When two lonely men meet on a night out, they push each other to reveal and learn more about themselves.
Played out in a non-linear order, we meet two men at different stages of their life, not knowing what they want but feeling like everyone else around them knows what it is. Even though I was confused to begin with about the relationship between these two people, I quickly realised that we were being shown the story in a way that meant the order wasn’t important. From dark cars to warm neon interiors, this short didn’t let itself stay in one place for a long time. Whether this was to reflect the changing thoughts of the characters or how fast life passes us by, it was a beautiful reminder that not everything and every moment will work out, and life will change and get better for us.
Focusing on hearts, obviously we have the idea of love and breakups, but also the fact that the character of Angel was born with his heart on the right side of his body. It seems like a small detail, but it takes up quite a section of the short, really homing in on the idea of love and how we all experience it differently. We all go through sadness and heartbreak, whether it’s because of a partner or a TV show ending or a death, and all of those feel very private and like something only we will go through and understand. But this sweet moment in the film reminded the characters and us as viewers that we all go through things, but they will get better. Angel is played by Luis Carazo, and he really is angelic in his performance. With patience and Grace, he helps to show us that we all experience love and loss, and we’re super because of it. I really did like his role.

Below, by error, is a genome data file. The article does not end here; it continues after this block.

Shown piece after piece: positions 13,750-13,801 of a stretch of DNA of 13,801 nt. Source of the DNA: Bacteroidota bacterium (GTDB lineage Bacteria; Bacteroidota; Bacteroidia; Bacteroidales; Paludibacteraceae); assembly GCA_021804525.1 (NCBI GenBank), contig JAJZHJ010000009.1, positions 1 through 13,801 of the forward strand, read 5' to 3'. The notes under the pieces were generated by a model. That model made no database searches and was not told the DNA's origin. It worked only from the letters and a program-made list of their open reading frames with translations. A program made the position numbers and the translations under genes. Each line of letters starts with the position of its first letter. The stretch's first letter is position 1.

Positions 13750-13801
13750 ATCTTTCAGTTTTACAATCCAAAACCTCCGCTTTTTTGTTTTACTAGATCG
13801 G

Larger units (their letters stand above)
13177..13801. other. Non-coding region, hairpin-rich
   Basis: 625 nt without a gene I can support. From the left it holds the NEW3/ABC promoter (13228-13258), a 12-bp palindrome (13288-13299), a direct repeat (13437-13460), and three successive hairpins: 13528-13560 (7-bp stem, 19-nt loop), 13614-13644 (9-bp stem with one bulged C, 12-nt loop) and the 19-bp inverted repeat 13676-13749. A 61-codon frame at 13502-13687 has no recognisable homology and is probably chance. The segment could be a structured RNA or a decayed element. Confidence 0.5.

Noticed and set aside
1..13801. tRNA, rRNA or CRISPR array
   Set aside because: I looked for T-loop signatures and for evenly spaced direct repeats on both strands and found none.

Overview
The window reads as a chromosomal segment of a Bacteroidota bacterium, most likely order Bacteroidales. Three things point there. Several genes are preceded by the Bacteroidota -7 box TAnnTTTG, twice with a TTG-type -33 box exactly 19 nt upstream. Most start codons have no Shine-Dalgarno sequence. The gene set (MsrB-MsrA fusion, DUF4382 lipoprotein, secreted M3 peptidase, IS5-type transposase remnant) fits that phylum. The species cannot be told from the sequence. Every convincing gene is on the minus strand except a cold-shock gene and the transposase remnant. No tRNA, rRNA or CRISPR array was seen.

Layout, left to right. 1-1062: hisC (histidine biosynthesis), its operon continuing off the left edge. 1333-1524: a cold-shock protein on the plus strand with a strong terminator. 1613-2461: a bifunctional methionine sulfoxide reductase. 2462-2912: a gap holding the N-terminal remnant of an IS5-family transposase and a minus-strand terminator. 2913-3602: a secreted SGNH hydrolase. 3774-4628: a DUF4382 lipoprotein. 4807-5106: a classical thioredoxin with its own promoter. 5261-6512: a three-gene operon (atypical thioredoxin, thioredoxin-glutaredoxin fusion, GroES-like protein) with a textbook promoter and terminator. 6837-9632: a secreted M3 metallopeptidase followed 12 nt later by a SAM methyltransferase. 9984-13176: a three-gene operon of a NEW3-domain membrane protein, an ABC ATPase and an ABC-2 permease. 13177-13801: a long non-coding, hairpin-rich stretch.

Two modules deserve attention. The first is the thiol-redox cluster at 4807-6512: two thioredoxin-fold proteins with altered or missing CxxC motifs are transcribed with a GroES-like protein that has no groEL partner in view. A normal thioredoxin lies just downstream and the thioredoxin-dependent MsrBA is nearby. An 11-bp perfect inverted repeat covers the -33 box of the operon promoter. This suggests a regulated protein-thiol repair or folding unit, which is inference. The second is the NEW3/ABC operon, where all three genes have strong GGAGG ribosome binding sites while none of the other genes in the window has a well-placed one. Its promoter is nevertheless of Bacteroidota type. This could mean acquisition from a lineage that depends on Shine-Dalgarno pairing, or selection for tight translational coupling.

Looking at castles, the character of Marcus begins the film talking as a narration about the castles we draw and build as children. When bad things happen to us, we build walls and add locks as time goes by. It can be hard to break them down, especially as individuals when we’re used to having them there. Of Hearts And Castles incredibly illustrates the hurt we can go through, with Jonathon P. Chambers who plays Marcus solidifying this. His character is broken, but to see him change as he starts to get put back together makes us as an audience feel at peace. It’s romantic and reminds us that as fragile beings, we do deserve to have our walls pulled down.
This slow and heartfelt film felt delicate in its execution and we have writer and director Ruben Navarro along with DOP Bongani Mlambo to thank for that. This creative combo has pulled together to show the ups and downs of life, but how we can feel fixed by random moments and meetings. An idea that sticks with me is that ‘everybody comes into our life for a reason’. Whether good or bad, we learn and grow from the love and hate we receive. We are a combination of the people we meet, and this is communicated to us perfectly with this short.